Cloud Streets make for Spring Feelings in Northern Germany

never ending cloud streets

never-ending cloud streets

Last weekend a huge Scandinavian high pressure area helped to push away the grey, low-lying clouds further to the South and glider pilots in Northern Germany could enjoy an unusually blue sky dotted with pretty white clouds. Despite the calendar which already calls for fall, it looked a lot more like a spring day. On Saturday some pilots enjoyed nice triangular flights over the flat and very green looking Northern German countryside. You can find a great report and some nice pics in OLC Magazine. Sunday the winds became much stronger, the forecast called for 30 knots at 3,000 feet, spotty and broken thermals…

Björn Pauschardt did not trust the pessimistic weather outlook and prepared the club’s Duo Discus. The wind seemed to blow from a good direction. Together with Uwe Richter, who was equipped with a camera, he tried the fresh and clean air: The southeasterly breeze had already started to produce some puffy cloud streets. A little later, around noon, the cloud base rose to some 4,000 feet and streets formed all across the sky from one horizon to the other. The pilots enjoyed a view over maybe 50 miles out and headed south eastwards right into the wind. They never really got low and they could probably have gone forever. But the days are getting shorter on 54 degrees latitude, so at some point over Mecklenburg-Vorpommern the Duo Discus had to be turned around to soar straight back home.

After uploading the flight to OLC, Björn figured they had made it to the top of the German scores. In Europe the Duo Discus team was placed second, but worldwide... Oups, on the other side of the globe, again Jim Payne had conquered the rest of the soaring world. Never mind, we don't have the Sierra Nevada in Germany, but with the right winds we can also fly straight. An average speed of 112.45 km/h is not too bad for the last Sunday in September! And some of the soaring-days between two seas are not less spectacular than over the mountains.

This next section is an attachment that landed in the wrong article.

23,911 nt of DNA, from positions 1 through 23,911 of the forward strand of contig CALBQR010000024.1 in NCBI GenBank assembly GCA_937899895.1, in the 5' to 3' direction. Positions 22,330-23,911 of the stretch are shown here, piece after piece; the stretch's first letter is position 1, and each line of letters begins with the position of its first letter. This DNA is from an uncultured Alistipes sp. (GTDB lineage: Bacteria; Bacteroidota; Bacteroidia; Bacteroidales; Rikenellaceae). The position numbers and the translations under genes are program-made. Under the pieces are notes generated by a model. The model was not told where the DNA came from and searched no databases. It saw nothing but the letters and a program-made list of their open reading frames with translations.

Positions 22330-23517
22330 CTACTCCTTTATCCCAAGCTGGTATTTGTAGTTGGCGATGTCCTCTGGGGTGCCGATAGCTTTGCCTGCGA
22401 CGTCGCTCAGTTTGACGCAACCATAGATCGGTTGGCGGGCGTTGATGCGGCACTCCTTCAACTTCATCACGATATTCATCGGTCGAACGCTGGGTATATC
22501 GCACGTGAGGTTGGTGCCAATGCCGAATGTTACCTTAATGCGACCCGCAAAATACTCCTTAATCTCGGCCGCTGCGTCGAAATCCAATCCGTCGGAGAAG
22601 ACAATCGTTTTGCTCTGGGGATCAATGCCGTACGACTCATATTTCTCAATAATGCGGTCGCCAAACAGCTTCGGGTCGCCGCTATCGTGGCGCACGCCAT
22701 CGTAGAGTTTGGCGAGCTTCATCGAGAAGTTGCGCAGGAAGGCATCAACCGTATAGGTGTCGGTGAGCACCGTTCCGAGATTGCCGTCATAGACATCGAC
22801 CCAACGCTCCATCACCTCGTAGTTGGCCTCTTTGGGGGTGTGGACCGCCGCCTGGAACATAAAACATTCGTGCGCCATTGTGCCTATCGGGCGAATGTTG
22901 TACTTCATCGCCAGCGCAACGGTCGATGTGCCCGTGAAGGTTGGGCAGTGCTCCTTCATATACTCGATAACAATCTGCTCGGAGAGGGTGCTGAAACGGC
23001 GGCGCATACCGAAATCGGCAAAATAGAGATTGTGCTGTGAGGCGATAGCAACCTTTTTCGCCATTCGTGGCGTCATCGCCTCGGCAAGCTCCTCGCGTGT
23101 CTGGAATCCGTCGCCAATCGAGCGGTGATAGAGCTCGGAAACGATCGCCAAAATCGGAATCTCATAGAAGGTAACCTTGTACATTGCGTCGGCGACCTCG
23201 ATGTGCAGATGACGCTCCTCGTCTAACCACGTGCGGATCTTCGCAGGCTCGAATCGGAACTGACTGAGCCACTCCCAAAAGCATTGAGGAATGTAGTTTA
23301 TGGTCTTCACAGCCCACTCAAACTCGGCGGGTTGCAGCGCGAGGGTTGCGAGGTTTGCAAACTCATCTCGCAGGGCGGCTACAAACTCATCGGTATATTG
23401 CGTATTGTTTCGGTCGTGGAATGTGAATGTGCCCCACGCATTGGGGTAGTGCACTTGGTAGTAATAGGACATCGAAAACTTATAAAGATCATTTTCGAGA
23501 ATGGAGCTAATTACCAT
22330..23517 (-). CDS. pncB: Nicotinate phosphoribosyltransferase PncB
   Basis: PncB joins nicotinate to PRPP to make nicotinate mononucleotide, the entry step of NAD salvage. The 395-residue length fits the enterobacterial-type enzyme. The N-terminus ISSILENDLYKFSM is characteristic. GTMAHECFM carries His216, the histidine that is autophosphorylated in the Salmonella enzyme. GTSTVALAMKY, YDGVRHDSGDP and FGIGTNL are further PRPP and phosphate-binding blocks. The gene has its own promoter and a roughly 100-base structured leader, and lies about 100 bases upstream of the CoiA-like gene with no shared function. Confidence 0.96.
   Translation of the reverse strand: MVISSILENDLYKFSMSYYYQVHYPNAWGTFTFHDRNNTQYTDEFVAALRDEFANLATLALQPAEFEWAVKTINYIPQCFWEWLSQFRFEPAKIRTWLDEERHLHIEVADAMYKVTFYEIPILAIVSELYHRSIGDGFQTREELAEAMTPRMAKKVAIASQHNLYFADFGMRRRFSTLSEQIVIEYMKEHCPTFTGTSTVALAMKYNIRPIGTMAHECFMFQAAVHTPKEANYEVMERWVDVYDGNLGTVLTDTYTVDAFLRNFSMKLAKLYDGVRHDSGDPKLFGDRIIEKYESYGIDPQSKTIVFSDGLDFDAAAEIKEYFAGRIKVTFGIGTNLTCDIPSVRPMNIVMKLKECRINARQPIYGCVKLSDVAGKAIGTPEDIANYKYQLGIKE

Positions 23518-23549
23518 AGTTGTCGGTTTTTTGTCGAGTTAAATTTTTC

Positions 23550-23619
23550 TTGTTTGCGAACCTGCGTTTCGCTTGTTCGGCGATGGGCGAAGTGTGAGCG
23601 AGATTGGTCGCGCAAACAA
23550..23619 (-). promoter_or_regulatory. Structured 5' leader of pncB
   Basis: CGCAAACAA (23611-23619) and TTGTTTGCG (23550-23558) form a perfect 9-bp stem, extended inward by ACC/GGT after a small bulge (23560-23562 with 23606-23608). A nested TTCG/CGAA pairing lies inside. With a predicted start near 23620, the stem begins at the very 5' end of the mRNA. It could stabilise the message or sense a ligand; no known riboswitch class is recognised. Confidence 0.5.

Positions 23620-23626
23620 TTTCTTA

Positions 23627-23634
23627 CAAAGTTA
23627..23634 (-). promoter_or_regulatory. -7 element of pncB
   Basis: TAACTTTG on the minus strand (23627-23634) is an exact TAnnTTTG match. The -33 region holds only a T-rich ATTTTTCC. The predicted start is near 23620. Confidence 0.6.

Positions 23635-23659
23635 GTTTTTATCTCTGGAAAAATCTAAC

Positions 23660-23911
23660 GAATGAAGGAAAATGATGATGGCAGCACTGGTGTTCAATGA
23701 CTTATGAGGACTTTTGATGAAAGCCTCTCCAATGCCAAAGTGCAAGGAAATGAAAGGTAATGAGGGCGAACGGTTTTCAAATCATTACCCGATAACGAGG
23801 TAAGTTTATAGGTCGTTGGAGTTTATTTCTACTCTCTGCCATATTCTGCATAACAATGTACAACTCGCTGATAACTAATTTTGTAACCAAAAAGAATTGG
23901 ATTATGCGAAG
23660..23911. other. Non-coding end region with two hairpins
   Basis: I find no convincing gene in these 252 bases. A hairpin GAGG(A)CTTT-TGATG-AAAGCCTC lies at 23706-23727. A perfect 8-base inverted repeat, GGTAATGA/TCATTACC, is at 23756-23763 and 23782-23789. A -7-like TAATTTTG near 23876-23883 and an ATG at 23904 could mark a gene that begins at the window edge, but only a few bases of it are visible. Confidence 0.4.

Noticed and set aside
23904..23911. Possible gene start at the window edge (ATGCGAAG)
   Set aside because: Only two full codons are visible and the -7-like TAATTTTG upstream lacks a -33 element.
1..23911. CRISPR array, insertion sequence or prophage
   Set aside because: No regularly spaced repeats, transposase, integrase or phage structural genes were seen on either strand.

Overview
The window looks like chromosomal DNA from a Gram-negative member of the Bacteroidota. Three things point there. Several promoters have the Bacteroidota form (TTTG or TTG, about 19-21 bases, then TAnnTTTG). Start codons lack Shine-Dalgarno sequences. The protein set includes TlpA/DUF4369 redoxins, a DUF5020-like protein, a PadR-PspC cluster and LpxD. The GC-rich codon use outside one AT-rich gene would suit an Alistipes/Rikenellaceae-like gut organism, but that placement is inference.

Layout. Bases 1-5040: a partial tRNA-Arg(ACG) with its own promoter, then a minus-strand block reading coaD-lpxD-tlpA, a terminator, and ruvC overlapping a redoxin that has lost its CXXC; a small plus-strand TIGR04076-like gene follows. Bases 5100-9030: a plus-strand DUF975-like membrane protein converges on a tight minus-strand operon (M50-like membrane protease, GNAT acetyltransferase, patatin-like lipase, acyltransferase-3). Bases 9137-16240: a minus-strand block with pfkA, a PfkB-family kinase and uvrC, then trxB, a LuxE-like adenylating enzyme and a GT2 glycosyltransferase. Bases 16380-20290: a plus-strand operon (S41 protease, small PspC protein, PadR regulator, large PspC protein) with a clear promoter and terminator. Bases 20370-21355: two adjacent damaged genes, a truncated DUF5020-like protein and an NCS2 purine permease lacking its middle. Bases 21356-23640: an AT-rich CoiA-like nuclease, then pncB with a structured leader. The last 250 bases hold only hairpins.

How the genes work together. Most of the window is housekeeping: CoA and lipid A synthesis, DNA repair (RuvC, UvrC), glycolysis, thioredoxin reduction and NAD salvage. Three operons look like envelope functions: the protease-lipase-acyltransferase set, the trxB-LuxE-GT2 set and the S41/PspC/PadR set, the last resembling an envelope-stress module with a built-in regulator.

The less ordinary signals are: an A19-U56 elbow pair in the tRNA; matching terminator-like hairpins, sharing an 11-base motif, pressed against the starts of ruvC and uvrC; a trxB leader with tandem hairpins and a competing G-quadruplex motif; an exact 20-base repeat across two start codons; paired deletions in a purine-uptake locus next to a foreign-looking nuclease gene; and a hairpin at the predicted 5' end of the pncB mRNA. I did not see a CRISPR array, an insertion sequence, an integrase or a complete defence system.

Elke Fuglsang-Petersen

Elke Fuglsang-Petersen started soaring after she finished her school and college education and found herself locked into a small office for the next 45 years. In German soaring clubs she met a lot of new friends, enjoyed a great way to get out, could see things from a different angle, and gained a better overview.

Meanwhile, she has traveled a bit, flown a lot, and lived in the US.She is happy to now know glider pilots from the US too and says, “they are as amiable as everywhere on the world.” She feels fortunate to have found a temporary soaring home in Boulder, surely one of the best and most scenic places to fly on Earth!

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